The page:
Thomas Brooman, WOMAD director and co-founder, is the first recipient of the new "World Shaker" Award.
The new category has been instituted to recognise the enormous contribution made to World Music by those who are rarely in the public eye - but whose work is invaluable nonetheless.
The Awards jury was unanimous that the first of the these awards should go to Thomas, whose continuing achievement at the WOMAD festival - yearly in Reading and in its many editions around the world - has done so much to create and sustain audiences for World Music and break new acts.
WOMAD is also a uniquely joyous festival, a world of diversity and harmony which has drawn out memorable performances from so many artists down the years. Its foundation in 1981 came after Thomas had already spent some years as a professional drummer and founded a unique record magazine, The Bristol Recorder, through which he met Peter Gabriel.
The first WOMAD, which took place in 1982, established the open-minded, music-first approach which as served the event so well, with acts ranging from The Drummers of Burundi to Echo and the Bunnymen and Peter Gabriel himself.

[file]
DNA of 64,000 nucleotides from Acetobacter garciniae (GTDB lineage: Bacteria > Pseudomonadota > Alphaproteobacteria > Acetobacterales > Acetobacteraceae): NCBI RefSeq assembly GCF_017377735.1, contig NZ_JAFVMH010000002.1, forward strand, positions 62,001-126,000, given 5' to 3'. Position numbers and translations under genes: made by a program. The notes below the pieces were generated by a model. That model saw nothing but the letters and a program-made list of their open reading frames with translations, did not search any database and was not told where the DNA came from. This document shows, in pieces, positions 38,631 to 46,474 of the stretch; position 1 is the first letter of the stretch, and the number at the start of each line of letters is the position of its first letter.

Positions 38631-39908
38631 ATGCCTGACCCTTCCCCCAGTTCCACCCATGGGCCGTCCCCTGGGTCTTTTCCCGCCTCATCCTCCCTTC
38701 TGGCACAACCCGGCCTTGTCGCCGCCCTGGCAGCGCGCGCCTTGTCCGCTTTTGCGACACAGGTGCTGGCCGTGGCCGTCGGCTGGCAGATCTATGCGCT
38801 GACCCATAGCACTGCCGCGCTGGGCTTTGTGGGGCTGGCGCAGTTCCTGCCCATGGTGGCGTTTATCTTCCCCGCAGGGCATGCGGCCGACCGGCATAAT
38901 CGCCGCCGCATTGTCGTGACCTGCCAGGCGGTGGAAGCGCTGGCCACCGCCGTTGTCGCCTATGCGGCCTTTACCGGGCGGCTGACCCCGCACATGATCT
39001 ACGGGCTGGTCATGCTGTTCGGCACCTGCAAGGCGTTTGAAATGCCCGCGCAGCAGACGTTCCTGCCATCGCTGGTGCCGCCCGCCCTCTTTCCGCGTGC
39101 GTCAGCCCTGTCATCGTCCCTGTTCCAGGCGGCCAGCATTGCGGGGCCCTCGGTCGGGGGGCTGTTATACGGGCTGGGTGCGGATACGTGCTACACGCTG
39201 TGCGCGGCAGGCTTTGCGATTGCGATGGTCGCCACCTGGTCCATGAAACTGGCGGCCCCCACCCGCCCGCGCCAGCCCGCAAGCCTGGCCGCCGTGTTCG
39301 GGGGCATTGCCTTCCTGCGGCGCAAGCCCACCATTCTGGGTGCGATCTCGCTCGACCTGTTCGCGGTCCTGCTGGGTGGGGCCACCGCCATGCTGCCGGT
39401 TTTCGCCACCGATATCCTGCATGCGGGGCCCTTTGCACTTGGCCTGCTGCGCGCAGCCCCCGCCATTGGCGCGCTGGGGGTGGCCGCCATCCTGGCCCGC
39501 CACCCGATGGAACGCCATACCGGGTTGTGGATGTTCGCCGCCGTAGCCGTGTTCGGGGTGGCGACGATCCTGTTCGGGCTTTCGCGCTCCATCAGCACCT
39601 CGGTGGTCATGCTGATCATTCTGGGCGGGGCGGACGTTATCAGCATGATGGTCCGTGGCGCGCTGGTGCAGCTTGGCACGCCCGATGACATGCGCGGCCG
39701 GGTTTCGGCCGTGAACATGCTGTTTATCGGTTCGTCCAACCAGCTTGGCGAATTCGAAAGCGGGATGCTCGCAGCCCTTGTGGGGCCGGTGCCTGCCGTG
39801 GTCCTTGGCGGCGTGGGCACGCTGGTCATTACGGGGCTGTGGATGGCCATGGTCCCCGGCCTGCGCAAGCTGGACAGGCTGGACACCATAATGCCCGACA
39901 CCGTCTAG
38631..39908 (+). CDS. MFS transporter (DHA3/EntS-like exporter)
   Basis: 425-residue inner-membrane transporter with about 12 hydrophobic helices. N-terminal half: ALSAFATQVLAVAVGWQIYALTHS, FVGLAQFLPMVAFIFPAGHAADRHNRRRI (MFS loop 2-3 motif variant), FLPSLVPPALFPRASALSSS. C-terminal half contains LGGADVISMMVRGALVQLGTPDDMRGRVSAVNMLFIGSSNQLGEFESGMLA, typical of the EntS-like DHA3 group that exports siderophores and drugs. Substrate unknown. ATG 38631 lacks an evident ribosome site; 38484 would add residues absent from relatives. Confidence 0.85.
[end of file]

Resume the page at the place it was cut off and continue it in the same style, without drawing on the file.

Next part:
Since 1982, as Artistic Director of WOMAD, Thomas has programmed and collaborated in the production of more than 145 WOMAD Festivals and events in 24 countries and islands all over the world.
He also co-founded Real World Records in 1987, which operates as a creative partnership between Peter Gabriel and the WOMAD organisation. The father of three children, Thomas continues to live in his home-town of Bristol where - in the very little free time he has - and pursues his interests kit drumming, cinema, photography, books and travel.
"I picked up the original WOMAD record-magazine, at Tony's in Clifton, and loved it. That - and of course, the festivals that followed - have truly enriched my life."
Mark Ellingham, Rough Guides
"WOMAD has become as model of what a world music festival should be - which is why it has been taken up so enthusiastically elsewhere in the world."
Simon Broughton, Songlines
"The true sign of a festival getting it right is when tickets sell like hot cakes each year without people really knowing who is on - they just want to be there. That is down to the inspired direction of the modest man who has persevered through the tough years as well as the rewarding ones."
Ian Anderson, fRoots